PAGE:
Week 4 notes
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This 4 page Class Notes was uploaded by Janaki Padmakumar on Saturday September 17, 2016. The Class Notes belongs to CCJ3701 at University of Florida taught by Chris Gibson in Fall 2016. Since its upload, it has received 7 views. For similar materials see Research Methods in Criminology in CRIMINOLOGY at University of Florida.
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Date Created: 09/17/16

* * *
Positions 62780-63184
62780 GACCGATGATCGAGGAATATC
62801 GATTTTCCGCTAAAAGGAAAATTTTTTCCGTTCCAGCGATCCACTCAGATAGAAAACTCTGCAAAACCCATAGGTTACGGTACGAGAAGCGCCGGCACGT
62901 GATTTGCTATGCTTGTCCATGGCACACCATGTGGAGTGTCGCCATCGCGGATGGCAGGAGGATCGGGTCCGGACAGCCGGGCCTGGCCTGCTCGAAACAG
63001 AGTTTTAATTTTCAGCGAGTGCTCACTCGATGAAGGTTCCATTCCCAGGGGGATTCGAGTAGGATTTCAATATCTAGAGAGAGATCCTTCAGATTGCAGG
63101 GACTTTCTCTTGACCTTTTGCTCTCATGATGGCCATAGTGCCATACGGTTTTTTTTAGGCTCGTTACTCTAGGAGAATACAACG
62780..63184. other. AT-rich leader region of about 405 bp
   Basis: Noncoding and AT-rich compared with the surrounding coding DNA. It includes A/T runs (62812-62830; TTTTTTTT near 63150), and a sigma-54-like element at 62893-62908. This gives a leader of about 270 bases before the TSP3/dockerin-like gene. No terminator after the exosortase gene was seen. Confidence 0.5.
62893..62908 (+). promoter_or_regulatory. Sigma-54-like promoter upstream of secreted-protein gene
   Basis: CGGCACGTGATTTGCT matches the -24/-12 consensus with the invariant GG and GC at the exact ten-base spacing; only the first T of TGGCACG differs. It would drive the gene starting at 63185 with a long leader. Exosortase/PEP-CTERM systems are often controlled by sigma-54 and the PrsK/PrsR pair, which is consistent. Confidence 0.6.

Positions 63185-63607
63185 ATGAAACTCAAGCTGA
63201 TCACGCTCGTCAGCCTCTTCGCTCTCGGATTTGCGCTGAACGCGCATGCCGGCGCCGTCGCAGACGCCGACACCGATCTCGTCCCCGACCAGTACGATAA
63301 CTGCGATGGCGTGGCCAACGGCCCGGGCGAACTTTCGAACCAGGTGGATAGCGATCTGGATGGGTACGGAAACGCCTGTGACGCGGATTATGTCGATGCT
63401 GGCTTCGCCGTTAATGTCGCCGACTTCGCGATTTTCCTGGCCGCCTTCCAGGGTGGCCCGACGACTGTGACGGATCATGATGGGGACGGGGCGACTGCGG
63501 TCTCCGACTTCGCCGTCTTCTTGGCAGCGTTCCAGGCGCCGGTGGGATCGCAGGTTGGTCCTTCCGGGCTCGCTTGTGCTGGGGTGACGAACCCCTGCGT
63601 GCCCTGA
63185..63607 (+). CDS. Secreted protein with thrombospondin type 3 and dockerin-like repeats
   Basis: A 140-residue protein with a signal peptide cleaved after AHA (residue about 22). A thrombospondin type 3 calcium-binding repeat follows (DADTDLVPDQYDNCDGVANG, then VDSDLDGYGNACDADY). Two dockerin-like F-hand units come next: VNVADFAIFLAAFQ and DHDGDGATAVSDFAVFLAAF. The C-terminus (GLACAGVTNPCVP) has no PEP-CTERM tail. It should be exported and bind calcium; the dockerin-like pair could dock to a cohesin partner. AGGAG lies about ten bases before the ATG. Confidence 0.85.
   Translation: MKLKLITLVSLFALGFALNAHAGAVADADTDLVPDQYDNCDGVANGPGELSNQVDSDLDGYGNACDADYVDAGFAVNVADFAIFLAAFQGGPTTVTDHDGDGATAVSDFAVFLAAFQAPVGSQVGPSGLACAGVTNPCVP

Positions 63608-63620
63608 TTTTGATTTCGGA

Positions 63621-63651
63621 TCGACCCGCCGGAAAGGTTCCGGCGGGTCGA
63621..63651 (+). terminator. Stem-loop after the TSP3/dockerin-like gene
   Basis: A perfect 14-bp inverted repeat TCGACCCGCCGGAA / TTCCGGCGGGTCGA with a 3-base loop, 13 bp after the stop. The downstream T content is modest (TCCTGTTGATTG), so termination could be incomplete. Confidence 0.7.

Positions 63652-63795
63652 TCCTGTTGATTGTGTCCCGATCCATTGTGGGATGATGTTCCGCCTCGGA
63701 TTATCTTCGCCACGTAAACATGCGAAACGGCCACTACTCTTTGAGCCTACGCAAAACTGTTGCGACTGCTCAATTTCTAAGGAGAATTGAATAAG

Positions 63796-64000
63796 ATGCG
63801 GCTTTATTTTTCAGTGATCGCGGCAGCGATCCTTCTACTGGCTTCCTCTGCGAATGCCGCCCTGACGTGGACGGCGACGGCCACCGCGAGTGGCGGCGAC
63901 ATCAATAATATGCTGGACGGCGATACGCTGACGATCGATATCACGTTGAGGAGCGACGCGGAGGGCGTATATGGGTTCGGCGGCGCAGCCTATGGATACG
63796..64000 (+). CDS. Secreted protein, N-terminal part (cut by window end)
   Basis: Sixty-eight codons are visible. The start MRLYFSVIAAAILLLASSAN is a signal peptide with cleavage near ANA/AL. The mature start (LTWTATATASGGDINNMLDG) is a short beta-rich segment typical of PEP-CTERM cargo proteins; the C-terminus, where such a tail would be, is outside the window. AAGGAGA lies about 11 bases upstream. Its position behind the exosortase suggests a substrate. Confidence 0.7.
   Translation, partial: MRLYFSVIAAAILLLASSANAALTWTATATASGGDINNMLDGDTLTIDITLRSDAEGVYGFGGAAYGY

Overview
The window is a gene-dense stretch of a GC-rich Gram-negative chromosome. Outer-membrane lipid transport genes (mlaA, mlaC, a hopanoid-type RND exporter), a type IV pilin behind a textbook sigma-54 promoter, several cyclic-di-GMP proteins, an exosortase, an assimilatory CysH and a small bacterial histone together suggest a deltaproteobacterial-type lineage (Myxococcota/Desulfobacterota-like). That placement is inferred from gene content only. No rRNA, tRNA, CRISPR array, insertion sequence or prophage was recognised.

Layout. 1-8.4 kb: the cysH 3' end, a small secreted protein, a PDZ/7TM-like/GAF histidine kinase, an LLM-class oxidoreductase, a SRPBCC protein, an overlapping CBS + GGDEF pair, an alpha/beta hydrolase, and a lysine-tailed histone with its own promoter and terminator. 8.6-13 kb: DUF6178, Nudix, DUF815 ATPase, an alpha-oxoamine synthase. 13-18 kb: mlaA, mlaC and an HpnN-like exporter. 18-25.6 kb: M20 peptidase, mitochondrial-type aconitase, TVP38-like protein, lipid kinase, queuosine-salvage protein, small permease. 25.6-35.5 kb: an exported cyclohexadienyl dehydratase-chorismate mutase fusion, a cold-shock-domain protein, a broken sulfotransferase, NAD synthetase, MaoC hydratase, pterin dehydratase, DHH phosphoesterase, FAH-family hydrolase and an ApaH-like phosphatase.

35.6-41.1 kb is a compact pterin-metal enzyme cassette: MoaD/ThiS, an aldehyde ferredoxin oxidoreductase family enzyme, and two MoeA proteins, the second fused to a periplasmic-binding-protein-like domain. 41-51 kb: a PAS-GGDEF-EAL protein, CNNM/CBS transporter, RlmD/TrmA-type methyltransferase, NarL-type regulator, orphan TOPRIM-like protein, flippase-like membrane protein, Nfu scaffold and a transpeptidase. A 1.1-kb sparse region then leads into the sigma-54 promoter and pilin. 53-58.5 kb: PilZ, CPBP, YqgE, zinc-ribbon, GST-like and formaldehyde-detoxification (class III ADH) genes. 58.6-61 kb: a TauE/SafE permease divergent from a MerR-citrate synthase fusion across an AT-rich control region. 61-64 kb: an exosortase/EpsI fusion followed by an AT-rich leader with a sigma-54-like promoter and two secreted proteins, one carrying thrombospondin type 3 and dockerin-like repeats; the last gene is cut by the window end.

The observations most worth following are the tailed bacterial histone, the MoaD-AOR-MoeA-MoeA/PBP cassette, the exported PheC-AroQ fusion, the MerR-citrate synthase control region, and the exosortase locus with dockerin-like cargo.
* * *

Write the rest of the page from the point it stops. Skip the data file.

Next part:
Week 4 notes Research Methods L5 Measurement, validity and applicability Abstract concepts being measured- violence, delinquency, substance use, etc. Many researchers use different measures to examine the same concept- difficult to compare results between researchers since different measures are being used Measurement: Concept- derived from theories, ideas or prior research Conceptualization- define what the term is (topic of research) o Important for people to understand (across subjects or researchers) what a concept means o E.g. Substance abuse- what observations should be associated with it? To obtain a measurement, potential observations/indicators should be defined Barely able to speak, leaning on a building with liquor bottle College student drinking heavily at party Someone in AA drinking a beer o Some concepts of interests don't have multiple indicators (like sex- ask if male or female) o Issues like substance abuse have multiple indicators since multiple substances can be used o None of these examples can clearly be used to define substance abuse or not because they can be interpreted in different situations/scenarios - all very different observations that are perhaps related to same issue o DSM-IV definition "Repeated use of a substance to the extent that it interferes with adequate social, vocational and self-care functioning" Operationalization- clear definition of concept and measures being used (what operations are used based on concept definition) o Process of specifying operations that indicate variable values for each case o Indicators are used to measure concepts o Can use different operation types given concept of interest Asking questions Observing social interaction Taking urine or blood samples Taping physical spaces Retrieval of official data and statistics o If multiple measures of same data exist, include those to triangulate results (e.g. like self reports and official data being used in conjunction) o E.g. measuring disorder in a neighborhood- objective measurement vs. perceptions of residents Measurement- values assigned that differ between units of analysis; can be classified or grouped- determines statistical analysis to be used o Complexity of mathematical means that are used to express relationships between variable values Nominal (weakest)- attributes are only named Categorical or qualitative Values do not have mathematical interpretation Vary in kind or quality, but not amount Attributes, not values Does not represent more or less than States if groups are same or different e.g. male or female (0 or 1) Types of nominal measures: race, gender, sex, occupation, hair color, political affiliations, etc. Ordinal- attributes can be ordered Categories that can be ranked- more than or less than classifications Specifies order of cases and how they are classified Discrete categories with >/< distinctions Likert scale- strongly agree, agree, neutral, disagree, strongly disagree Not a problem, problem, big problem Educational levels o Continuous/ quantitative measurements Numerical level of measurement Interval- distance is meaningful Different from one another More than or less than How much more/less than No fixed zero point Can add and subtract, equal interval distances Ratios are not meaningful *think temperature- this can extend into the negatives, which is ok with interval, but not ratio Ratio- absolute zero (zero means zero) Fixed zero point Multiply or divide Can create ratios (how many times greater) Age, number of arrests, number of church burnings, length of residence, number or times married o Collect at the highest complexity possible so that it can be collapsed down Multiple items measures Why not use single items o Single items do not make responses that stay consistent over time- highly unreliable Can be "yes" today, switch to "no" tomorrow o Concepts have a broad scope and cannot be easily evaluated with one question Multiple item scales: o Scales have multiple items o These items are combined or summed o Each item needs to measure something with an underlying, quantitative measurement continuum o Respondents give ratings of each item o Likert scale items L6 Measurement quality Definitions and term application questions List RQ and ID independent and dependent variable Readings and lectures on study guide Applying terminology to research scenarios- variable identification, unit of analysis How do you measure something well? Psychometrics- methods by which we go about examining measurement quality Two components make up psychometrics: o Reliability: measure consistently measures a factor; yields consistent scores when the item being measured remains constant Consistency of measurement o Validity: measure what its intended to measure; match between conceptual and operational definition Accuracy of measurement Important because it generated statistical standards for measurement quality Self reporting- college alcohol surveys about drinking behaviors o Measure twice within a short interval of time o Ask subject 1 how much they drink- answer remains not at all- reliable and valid measure o Subject 2 says not at all both time (reliably measuring), but he has a drink in hand (inaccurate measure) Combining different measures allow for triangulation- increase in validity Four types of reliability (consistently measures something that is assumed not to change): Inter-rater reliability o Observation in neighborhoods checklist for physical disorder in neighborhood- abandoned buildings, grafitti, damage, bars on windows etc. o Ask surveyor to go into neighborhood and record area- return to lab and see if developed checklist can reliably measure disorder in neighborhood o Give systematic checklist to two different people and separate them- let them watch the same video o Each mark what they see in video about disorder o If checklist is reliable, person 1 and person 2 should have very similar results (high correlation means developed instrument is reliable) o If low correlation between raters, instrument is unreliable Wording in checklist, definitions, instruction confusing all can contribute to lack of correlation Test-retest reliability o One person measured twice- test and subsequent retest o E.g. IQ testing- Wechler's test for verbal intelligence- administer to a person at time 1, and administer to same person at time 2 o If measure is reliable, then very similar scores should be obtained if taken within a short time difference o Requires financial resources Parallel forms reliability o Apply randomly to two groups- should be a correlation if measuring the same thing o Less commonly used Internal consistency reliability o Most commonly used in criminology and psychology o Multiple item scales- narcissistic personality inventory- has multiple statements participants respond to; using statistics, responses to each attributes are formed into a composite score o Score represents responses to all items on that measure concept o Need to assess how multiple responses remain consistent o Coefficient should be close to 1- increase in reliability; if closer to 0 then unreliable; R>.8 to claim reliable measure